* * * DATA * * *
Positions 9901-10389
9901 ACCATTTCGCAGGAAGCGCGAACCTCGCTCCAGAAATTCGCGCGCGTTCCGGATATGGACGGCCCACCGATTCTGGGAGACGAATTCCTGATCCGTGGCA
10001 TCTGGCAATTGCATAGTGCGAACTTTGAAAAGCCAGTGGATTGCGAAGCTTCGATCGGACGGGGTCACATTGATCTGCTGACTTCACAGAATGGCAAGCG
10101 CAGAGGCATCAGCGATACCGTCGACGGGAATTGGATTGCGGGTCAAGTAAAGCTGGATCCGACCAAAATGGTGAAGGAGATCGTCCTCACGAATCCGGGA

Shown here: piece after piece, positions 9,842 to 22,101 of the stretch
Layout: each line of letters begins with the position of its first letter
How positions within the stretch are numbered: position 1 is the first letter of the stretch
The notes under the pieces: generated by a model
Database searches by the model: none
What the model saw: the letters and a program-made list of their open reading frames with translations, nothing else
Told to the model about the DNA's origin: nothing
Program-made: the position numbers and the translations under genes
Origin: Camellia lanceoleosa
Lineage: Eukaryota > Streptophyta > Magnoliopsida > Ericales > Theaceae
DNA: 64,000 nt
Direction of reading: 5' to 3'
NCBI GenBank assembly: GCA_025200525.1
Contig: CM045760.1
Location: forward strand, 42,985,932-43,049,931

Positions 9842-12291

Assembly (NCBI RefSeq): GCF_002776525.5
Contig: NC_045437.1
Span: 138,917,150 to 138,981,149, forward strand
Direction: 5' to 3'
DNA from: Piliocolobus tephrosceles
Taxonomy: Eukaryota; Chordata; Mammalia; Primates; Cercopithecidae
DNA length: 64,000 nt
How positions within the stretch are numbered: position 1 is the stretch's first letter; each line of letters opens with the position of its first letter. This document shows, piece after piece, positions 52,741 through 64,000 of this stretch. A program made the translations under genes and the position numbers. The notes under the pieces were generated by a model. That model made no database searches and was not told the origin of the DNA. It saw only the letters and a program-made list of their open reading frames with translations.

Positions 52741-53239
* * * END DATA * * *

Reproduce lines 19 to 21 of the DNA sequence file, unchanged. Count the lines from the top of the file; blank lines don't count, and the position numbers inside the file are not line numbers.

Location: forward strand, 42,985,932-43,049,931

Positions 9842-12291

Assembly (NCBI RefSeq): GCF_002776525.5